When the Constitution was adopted, they were not regarded in any of the States as members of the community which constituted the State, and were not numbered among its "€œpeople or citizens."€ Consequently, the special rights and immunities guaranteed to citizens do not apply to them.

The language of the Declaration of Independence is equally conclusive: ...

We hold these truths to be self-evident: that all men are created equal; that they are endowed by their Creator with certain unalienable rights; that among them is life, liberty, and the pursuit of happiness; that to secure these rights, Governments are instituted, deriving their just powers from the consent of the governed.

The general words above quoted would seem to embrace the whole human family... But it is too clear for dispute, that the enslaved African race were not intended to be included, and formed no part of the people who framed and adopted this declaration...

(T)he men who framed (the Declaration of Independence)... perfectly understood the meaning of the language they used, and how it would be understood by others; and they knew that it would not in any part of the civilized world be supposed to embrace the negro race... (Scott v. Stanford, 1856)

Now let us stop and compare the declaration of the U.S. Supreme Court concerning the personhood of men and women of African descent in their 1857 Dred Scott decision to that of unborn children following the Court's Roe v. Wade decision one hundred sixteen years later. But rather than limiting ourselves to the comparison of quotes taken from these opinions, let us develop the arguments much as they might have been heard from the mouth of the man on the street defending slavery at the time of the Civil War and the killing of unborn children today. (And as I list these arguments, please keep in mind that I do not agree with them.)

  • Although a slave/fetus has a heart and a brain, and is human from the biological perspective, a slave/fetus just is not a legal person under the Constitution. The Supreme Court made this perfectly clear in the Dred Scott/Roe v. Wade decision.
  • man/woman has the right to do whatever he/she pleases with his/her personal property, the slave/fetus.
  • Both the social and economic burdens which will result from prohibiting slavery/abortion will be unfairly concentrated upon a single group: slave-holders/pregnant women.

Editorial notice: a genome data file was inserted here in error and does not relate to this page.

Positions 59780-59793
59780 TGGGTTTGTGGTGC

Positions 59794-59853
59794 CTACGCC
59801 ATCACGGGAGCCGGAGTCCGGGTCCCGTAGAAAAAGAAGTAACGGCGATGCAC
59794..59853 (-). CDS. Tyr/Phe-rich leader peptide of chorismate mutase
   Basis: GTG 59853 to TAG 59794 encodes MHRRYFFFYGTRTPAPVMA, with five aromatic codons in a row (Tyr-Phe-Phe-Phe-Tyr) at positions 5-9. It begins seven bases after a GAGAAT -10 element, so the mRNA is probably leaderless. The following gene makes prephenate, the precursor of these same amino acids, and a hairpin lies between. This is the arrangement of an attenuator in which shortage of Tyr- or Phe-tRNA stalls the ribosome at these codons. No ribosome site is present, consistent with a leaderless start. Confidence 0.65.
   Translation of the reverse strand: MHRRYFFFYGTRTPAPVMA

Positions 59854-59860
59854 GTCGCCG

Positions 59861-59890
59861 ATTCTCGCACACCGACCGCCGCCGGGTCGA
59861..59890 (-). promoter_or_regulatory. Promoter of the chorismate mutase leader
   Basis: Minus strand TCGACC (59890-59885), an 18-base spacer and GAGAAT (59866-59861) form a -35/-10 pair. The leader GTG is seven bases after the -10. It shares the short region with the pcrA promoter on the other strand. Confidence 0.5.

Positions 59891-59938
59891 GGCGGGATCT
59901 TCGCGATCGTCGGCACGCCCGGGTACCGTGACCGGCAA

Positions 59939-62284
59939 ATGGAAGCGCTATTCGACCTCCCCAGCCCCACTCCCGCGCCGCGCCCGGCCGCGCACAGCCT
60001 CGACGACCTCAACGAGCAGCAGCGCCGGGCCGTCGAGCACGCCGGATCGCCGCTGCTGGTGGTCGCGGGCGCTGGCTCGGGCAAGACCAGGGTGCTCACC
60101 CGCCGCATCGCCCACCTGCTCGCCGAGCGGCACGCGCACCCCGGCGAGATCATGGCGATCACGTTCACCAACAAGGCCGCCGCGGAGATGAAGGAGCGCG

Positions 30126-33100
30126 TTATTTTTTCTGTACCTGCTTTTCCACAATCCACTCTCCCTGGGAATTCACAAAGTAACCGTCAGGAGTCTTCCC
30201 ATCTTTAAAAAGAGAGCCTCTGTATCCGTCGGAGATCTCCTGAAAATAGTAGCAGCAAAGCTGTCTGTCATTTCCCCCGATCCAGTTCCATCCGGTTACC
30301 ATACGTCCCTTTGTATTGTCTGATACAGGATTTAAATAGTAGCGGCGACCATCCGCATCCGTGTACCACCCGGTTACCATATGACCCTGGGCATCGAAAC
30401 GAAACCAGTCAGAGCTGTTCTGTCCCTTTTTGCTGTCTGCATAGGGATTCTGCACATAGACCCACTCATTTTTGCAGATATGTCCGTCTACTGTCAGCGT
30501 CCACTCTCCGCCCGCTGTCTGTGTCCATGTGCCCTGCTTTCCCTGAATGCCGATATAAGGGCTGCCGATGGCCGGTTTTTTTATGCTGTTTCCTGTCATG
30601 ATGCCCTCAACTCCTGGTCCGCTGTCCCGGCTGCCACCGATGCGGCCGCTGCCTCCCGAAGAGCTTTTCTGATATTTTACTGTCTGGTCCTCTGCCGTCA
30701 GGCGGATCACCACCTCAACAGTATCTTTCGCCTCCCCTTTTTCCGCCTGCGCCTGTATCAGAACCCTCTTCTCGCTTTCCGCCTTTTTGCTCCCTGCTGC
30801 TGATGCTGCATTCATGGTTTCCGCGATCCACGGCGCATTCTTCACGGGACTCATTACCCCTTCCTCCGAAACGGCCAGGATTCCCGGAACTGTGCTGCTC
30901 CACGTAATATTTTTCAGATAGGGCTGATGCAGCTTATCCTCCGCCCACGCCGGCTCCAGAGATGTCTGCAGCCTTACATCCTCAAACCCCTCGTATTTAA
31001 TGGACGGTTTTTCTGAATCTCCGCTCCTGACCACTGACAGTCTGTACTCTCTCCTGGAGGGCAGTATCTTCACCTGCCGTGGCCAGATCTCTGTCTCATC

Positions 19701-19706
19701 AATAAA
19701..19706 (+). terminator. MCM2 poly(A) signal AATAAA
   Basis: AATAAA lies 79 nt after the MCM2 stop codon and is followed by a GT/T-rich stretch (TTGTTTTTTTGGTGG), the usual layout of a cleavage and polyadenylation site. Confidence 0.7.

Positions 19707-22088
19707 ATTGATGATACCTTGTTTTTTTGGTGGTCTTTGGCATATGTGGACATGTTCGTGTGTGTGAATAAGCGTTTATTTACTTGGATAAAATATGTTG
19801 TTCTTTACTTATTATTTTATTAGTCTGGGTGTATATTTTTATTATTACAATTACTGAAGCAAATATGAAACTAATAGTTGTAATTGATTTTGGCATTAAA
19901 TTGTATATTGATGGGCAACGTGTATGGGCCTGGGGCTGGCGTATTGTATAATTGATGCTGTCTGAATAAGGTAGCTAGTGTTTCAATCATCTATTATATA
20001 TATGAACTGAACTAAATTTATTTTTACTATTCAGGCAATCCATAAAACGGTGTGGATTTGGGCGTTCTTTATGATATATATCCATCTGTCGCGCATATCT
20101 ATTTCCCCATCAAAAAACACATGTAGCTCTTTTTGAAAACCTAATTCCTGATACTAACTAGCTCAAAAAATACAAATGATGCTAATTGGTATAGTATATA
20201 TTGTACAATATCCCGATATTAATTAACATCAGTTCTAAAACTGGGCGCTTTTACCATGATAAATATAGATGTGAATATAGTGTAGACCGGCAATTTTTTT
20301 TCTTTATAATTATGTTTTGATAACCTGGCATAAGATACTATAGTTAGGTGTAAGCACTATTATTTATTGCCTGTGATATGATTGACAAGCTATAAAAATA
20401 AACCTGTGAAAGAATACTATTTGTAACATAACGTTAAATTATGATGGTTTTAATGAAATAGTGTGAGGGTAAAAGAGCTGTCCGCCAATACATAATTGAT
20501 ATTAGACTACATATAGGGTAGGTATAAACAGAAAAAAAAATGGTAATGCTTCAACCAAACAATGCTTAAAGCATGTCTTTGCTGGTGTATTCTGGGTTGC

• Isn't slavery/abortion really something merciful? Isn'€™t it really better never to be set free/born than to be sent ill-equipped and unprepared into an environment where one is unwanted, unloved and bound to be miserable?
  • Those who believe that slavery/abortion is immoral are free to refrain from owning slaves/having abortions; they should give the same freedom to those who have different moral beliefs.
  • Accordingly, those who believe that slavery/abortion is immoral have no right to try to impose their personal morality upon others by way of legislation or a constitutional amendment.
  • The claim that slaves/fetuses are like us is simply ridiculous; all one has to do is look at them to see that they are completely different.
  • The anti-slavery/anti-abortion movement is in fact a small band of well-organized religious fanatics who have no respect for democracy or the principles of a pluralistic society.

And moving to the opposite side of the argument, we see the analogy works in that direction, also:

  • The question of whether slavery/abortion should be tolerated is not a matter of personal or religious belief; it is a question of protecting the civil rights of millions of innocent human beings who are not in a position to protect themselves.
  • The humanity of slaves/fetuses cannot be denied simply because they look different from us; there is no morally defensible way to draw a line somewhere along a continuum of skin color/(fetal) development and claim, "This is where humanity starts, this is where it stops." [2]

Two decisions a century apart, both so radical they undermine the Court's reputation and sow the seeds of violent division across our nation. Both deny the personhood of a class of human beings who are weak and oppressed; both refuse to bring the law'€™s strong arm to bear in their defense. Both, rather than taking up the cause of the widows and orphans in their distress and thereby mirroring the perfections of the One our second president, John Adams, referred to as "€œthe great Legislator of the Universe," [3] take the side of the oppressor, declaring him to be protected by the U.S. Constitution. Is it any wonder, then, that these opinions are hated and opposed at every turn, and that they have given birth to two of the most zealous forces for political change in the history of our nation--the abolitionist (or anti-slavery) and the pro-life (or anti-abortion) movements?

By what authority, though, do citizens oppose these rulings?

Whoever sheds man's blood...

If this question is to be answered on something other than a superficial level, it must be acknowledged that opposition to both Dred Scott and Roe v. Wade springs from the Christian world view founded in Scripture and codified in the centuries-long common law tradition: That every human being is unique among all God's creation in that he alone is made in God's Image. And further, that this Only True God has decreed through His Word, "Whoever sheds man'€™s blood, By man his blood shall be shed, For in the image of God He made man" (Genesis 9:6).